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I trained a LSTM network on a time series dataset. Predictions seem to follow the dataset. In fact, they are nearly a right shifted form of real values. Thus, in my opinion, it doesn't provide any predictive capability since only shifting a signal in time results in low RMSE but is not useful.

How to properly evaluate a time series model?

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    $\begingroup$ your testPred plot doesn't start at zero. Are you sure you're plotting it right? $\endgroup$ Mar 2, 2017 at 16:11
  • $\begingroup$ @MohammadAthar, testPred is the forecast. There needs to be some amount of data before making a prediction, which is why testPred does not start at 0. $\endgroup$
    – Hobbes
    May 1, 2017 at 15:22
  • $\begingroup$ @Horacet not sure why you're singling me out for this info, since I just asked if the data are plotted right $\endgroup$ May 1, 2017 at 20:00
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    $\begingroup$ @MohammadAthar I meant to address the author of the post. Sorry. $\endgroup$
    – horaceT
    May 1, 2017 at 20:09
  • $\begingroup$ @Mustafa You have to provide a lot more details about your model and data before anyone could help you. First, is the response just an univariate time series? what's your predictors that got fed into the LSTM? is it just $y_t$ lagged by a few time steps? what's the LSTM arch? $\endgroup$
    – horaceT
    May 1, 2017 at 20:11

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The best summary on evaluating time series forecast is probably explained in detail on Rob Hyndman's site. I typically use the mean absolute percentage error which is baked in Keras. However, what I found in a different setting is that the MAPE prevents the neural network from converging if combined with the Adam optmization. I had much better success with the rooted mean square error (RMSE). Since you have poor experience with that maybe you could use the symmetric MAPE.

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    $\begingroup$ My problem with examples of time series forecasting is that they never seem to actually forecast. For example, on Rob Hyndman's site there is the example of forecasting beer production. The forecasted results are essentially just the last 'season'. This could be easily predicted by eye. What advantage is there to modelling something that is very clear by looking at the data itself? I'm interested in this generally, not saying the answer is bad. $\endgroup$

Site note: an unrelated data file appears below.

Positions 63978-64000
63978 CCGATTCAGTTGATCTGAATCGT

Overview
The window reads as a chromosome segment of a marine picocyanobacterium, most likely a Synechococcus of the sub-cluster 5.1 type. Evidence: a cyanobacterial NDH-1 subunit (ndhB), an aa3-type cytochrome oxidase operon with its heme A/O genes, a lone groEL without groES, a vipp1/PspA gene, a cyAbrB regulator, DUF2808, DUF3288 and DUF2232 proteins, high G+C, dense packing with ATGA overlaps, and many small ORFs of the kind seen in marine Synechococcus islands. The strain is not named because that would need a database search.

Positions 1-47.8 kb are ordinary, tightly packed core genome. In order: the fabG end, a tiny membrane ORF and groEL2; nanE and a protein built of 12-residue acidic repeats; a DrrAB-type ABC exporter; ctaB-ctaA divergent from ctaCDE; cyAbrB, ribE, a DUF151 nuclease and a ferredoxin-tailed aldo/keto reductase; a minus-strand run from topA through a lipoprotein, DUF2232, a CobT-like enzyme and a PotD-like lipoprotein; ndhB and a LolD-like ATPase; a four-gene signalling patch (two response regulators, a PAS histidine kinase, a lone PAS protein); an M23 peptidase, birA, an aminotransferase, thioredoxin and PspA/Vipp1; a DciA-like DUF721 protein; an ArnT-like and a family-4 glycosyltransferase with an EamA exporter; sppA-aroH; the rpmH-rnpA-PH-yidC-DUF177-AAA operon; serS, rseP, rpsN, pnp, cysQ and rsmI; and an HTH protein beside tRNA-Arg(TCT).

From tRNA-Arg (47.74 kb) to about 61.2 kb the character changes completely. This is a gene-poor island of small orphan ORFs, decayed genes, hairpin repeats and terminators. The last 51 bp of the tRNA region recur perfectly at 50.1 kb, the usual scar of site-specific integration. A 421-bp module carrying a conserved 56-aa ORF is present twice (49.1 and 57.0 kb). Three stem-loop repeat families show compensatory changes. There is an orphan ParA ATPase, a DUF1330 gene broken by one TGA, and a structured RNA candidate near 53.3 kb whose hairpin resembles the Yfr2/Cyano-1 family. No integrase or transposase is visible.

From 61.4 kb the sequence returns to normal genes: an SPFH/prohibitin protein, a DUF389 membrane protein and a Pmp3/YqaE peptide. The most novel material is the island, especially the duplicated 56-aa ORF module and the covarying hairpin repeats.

– Hobbes
    May 1, 2017 at 15:44
  • $\begingroup$ @Stereo RH has done a lot of great works on time series forecasting, but when it comes to forecasting with state-of-the-art deep learning models, such as LSTM recurrent neural nets, his techniques and approaches aren't very relevant. Whether MAPE, MAD, RMSE, or MSE, it all depends on how well behave the individual data points are. There is absolutely no general rule here. $\endgroup$
    – horaceT
    May 1, 2017 at 20:05
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    $\begingroup$ @Hobbes I up-voted your comment. Most time series models have little forecasting power. They just spit out either 1) the last value, 2) the mean of the time points corresponding to the historic periodicity. $\endgroup$
    – horaceT
    May 1, 2017 at 20:08
  • $\begingroup$ @horaceT, Thanks for commenting. I've had a few time series problems so far that I have really struggled with and haven't found reliable solutions yet. I'm always interested in time series questions though. $\endgroup$
    – Hobbes
    May 1, 2017 at 21:03
  • $\begingroup$ @horaceT I fully agree with you that it very much depends on the data points what error measure is most useful. I have seen cases where my team decided to penalize predictions with a wrong sign heavier. Just to show that it is essential to evaluate case by case what a 'good' measure is. $\endgroup$
    – Stereo
    May 2, 2017 at 8:54
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If you are evaluating point estimates (i.e. single number estimates) then you are well advised to use a proper scoring rule. Some metrics elicit "honest" estimates whereas others do not. A characterization of proper scoring rules was provided by Savage. Most people go with squared error, logarithmic.

Contest sites like M-Competitions or microprediction have moved towards assessing distributional estimates, not point estimates. You can also find decent benchmarks, at least for univariate prediction, by searching for "time-series Elo ratings".

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As JQ Veenstra has pointed out your method of evaluation depends a lot on the particular type of time series model that you are estimating. Have a look at the following points.

Usually you should have a set of residuals in your model that are uncorrelated. You can test that. You can test the forecasting ability of your model by starting with a subset of the data recursively estimate the model and look at the errors when forecasting each re-estimated model. For general guidance on forecasting I would recommend Granger, Clive W. J. and Paul Newbold (1986) -Forecasting Economic Time Series - Academic Press 1986 which is a bit dated but covers well many aspects of forecast evaluation. Elliott, G. and Timmermann, A (2016). Economic Forecasting, Princeton University Press is, perhaps a little mathematical but provides a comprehensive coverage of forecasting. The references to specific areas in this may give you more guidance on the evaluation of specific forecalting methods.

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